Kid Moves- gross motor developmental red flags
Your cute little bundle of joy is bright eyed and happy, but when she crawls on the carpet she looks like a malfunctioning wind-up toy. Your kindergartener is easy to spot on the playground because he runs like he’s moving through jello. Is it quirky? Is it a family pattern? Is it something to look at more closely?
1. Wiggle Worm
If your baby seems to favor one side or wiggles and squirms the same way every time, using one side more than the other, this is an indicator of a possible motor problem. Young babies should move in very random patterns and should definitely not yet favor one side of the body.
2. Lopsided Noggin
Your baby tilts his/her head to one side and/or has a flat head. This could be a sign of torticollis — a tight neck muscle — and can restrict your baby’s development. If this is the case and/or if your baby has a flat spot on his head, please bring it to your doctor’s attention immediately.
Your little one prefers to sit on the floor with her knees pointing in and feet pointing out, creating a “W” position of the legs. If this happens once in a while, it’s probably not a cause for concern.
However, if this is your child’s “go to” position, it may be a sign of a muscular imbalance and can lead to some orthopedic problems in the future.
4. Tippy Toe Tot
Some kids walk on their toes when they are excited or for sensory reasons. Toe walking that comes and goes is likely not a big deal. When toe walking is persistent and your child starts to have restricted movement of the ankles, it is definitely time to get a professional opinion.
5. Wet Noodle or Toy Soldier
If your baby or child seems to have “floppy” or “stiff” muscles and/or seems to tire easily, it could be a sign of some differences in muscle tone or neurological development. Your child’s pediatrician or a therapist can help shed some light on muscle tone.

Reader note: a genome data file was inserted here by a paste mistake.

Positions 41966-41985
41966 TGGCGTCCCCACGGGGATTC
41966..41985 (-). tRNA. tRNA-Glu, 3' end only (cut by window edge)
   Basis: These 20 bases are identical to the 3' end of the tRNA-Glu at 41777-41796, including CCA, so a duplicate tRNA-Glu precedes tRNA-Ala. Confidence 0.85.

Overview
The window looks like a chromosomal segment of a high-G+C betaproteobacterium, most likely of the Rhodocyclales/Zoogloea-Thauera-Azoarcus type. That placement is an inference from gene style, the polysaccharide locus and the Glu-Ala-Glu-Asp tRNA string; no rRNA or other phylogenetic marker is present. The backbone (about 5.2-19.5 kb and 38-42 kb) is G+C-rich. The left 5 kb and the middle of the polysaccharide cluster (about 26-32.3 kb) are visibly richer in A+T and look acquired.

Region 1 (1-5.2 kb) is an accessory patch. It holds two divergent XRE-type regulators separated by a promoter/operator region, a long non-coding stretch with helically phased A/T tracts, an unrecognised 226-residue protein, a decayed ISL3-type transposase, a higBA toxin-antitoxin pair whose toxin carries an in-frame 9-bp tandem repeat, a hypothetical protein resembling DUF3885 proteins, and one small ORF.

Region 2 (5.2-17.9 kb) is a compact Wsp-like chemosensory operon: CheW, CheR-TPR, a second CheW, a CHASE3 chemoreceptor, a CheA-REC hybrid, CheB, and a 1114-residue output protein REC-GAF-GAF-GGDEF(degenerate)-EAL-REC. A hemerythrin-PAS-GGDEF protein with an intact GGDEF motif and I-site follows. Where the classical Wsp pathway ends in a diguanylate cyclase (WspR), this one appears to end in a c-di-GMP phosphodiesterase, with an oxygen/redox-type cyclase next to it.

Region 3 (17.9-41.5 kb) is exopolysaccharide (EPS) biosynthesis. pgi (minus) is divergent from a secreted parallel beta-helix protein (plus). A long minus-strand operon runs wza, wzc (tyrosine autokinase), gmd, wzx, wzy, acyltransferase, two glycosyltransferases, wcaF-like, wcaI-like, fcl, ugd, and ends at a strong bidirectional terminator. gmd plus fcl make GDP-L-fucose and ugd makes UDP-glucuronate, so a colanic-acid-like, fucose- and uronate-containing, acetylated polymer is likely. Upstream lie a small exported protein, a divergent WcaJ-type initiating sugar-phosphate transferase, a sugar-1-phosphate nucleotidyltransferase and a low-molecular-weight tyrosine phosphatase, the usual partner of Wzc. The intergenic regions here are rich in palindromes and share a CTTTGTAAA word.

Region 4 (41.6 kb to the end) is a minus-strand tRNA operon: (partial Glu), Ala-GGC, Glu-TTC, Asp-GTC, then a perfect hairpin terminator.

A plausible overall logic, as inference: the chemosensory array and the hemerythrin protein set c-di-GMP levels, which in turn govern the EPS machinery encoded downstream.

6. Funky Chicken
Does your child move through space in an unusual or unexpected way? A baby scooting on her bottom or doing a bunny hop move instead of crawling is an example of such a funky pattern. An older child who runs with his arms held up high, instead of swinging them is another example.
7. Rag Doll
Does your kiddo seem to crash and fall frequently, often “on purpose”? Is he covered in bruises from frequently “biffing” it? Is he over the top with how he uses his muscles and seems to take everything too far? Reduced awareness of body position in space and a high pain threshold can can result in an accident prone kiddo.
8. Pigeon-toe or Cowboy
If your child walks or stands with a noticeable in-toe or out-toe pattern and/or seems to sink in or out with his feet, you may want to ask a doctor or a physical therapist if this needs to be addressed. Kids should walk with mostly aligned ankles, feet, knees and hips knees after about age three.
9. Weeble Wobble
Your child falls over with an unexpected loss of balance. He seems generally unstable and may even have a fear of falling. Does he avoid physical games and struggle to navigate around obstacles? This may be an indication of a weak core and/or poorly developed postural and balance responses.
If your child seems to tremble when walking or always shakes and overshoots when reaching for an object, this may be a sign of an underlying neurological impairment and you should point it out to your pediatrician.
These are just some general gross motor “red flags.” If you have concerns about your child’s gross motor development, please ask your pediatrician.
Written by: Lisa Helenius Previously published in the Kaiserslautern American